I have started to learn about Virtual Address Space (VAS) and I have few questions:

  1. How much of VAS is created for each process depending on the architecture (32-bit and 64-bit)?
  2. Is VAS for each process created on hard disk? If so, what happens if there is not enough space?
  3. What are the contents stored in VAS like text, data, BSS ?
  1. Each process gets as much virtual address space as it needs, up to an architecture- and configuration-specific maximum. The amount of allocated memory can be adjusted using brk and sbrk, and mmap.

    The maximum available on x86-64 is currently 128 TiB with four-level page tables, 64 PiB with five-level page tables. On 32-bit x86, the maximum available depends on the VM split configuration; it varies between 1 GiB and 3 GiB per process.

  2. No.

  3. The address space for each process contains everything that the process may need to access in memory. Address space can be allocated without being mapped at all to physical memory.



It may vary by architecture, for x86 / x86-64 it is.

  • 32 bit has 2GB or 3GB
  • 32 bit app on 64 bit kernel has 4GB
  • 64bit app (64bit kernel) has 2⁶³GB (that is a lot).




Everything: text, data, BSS, et al. This does not mean that any physical memory is allocated. Sometimes is is lazy allocated to RAM, sometimes it is mapped to hardware, sometimes it is mapped to a calculation.

  • 1
    What do you mean by “mapped to a calculation”? – Stephen Kitt Dec 22 '20 at 12:50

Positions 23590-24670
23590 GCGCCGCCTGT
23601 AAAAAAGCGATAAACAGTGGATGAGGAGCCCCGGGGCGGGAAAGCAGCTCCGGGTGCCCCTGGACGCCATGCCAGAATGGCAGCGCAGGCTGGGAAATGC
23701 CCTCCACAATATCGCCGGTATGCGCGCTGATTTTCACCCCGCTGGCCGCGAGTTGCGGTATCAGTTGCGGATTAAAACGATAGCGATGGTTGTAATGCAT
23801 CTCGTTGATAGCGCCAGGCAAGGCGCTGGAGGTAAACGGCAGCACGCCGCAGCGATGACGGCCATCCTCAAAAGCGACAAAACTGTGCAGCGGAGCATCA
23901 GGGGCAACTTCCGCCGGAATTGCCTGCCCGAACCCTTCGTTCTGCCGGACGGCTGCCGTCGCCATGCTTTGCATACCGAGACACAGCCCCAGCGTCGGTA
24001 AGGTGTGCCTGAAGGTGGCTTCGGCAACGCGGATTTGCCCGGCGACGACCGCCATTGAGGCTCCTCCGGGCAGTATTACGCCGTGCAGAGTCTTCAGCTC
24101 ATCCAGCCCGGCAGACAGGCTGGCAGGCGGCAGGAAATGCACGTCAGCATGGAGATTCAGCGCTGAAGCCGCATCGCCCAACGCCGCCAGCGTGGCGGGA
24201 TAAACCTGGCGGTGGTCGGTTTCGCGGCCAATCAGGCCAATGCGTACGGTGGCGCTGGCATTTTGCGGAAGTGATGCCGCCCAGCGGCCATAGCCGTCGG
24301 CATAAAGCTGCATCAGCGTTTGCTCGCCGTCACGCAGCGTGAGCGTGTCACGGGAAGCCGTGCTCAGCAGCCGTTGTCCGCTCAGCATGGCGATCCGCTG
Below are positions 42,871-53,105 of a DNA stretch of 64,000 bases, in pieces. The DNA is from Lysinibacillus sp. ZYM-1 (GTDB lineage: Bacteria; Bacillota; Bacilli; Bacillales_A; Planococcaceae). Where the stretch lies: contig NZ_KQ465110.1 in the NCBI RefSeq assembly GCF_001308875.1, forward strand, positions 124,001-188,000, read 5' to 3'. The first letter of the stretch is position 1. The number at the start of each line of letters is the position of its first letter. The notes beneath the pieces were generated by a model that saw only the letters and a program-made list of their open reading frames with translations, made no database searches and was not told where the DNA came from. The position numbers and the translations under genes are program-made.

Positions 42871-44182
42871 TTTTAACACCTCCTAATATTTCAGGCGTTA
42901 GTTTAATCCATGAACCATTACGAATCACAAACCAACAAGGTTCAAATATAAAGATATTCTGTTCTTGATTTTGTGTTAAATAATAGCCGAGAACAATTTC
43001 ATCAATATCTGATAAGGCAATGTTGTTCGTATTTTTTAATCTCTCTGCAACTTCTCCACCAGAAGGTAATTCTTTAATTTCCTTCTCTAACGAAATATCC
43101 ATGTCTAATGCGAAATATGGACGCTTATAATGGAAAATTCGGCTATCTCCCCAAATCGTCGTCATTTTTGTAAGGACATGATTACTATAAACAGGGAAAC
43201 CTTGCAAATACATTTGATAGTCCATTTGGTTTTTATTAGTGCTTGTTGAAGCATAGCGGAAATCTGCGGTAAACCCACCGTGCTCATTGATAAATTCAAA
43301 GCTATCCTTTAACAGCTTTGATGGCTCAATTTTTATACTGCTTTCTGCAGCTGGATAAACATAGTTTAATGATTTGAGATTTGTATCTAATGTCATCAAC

• @StephenKitt probably not arithmetic (it could be, but not useful). It could be some system data: e.g. time, current system load, etc. However it will probably be cached to RAM (and marked as read only). There is a mechanism in Linux to map some read-only kernel data into virtual memory. – ctrl-alt-delor Dec 22 '20 at 13:59
  • Yes, there is such a mechanism, but it’s just mapping physical memory. – Stephen Kitt Dec 22 '20 at 14:01
  • @StephenKitt OK maybe it is only a possibility, but not used in practice. I remember (but not well) doing something like this a few years back. Just an experiment. I also remember, using virtual memory traps to bit-bash an I²C bus, to access memory. I did not cache as low RAM, and speed on this did not matter. I had to examine the instruction and write the data to a register. We used ARM so there are few memory access instructions, making this easy to do. It worked but we went with a different solution (simple library calls). – ctrl-alt-delor Dec 22 '20 at 14:10
  • Yes, it is possible — as you say, the trap handler can look at the faulting instruction and do whatever it wants. – Stephen Kitt Dec 22 '20 at 14:26

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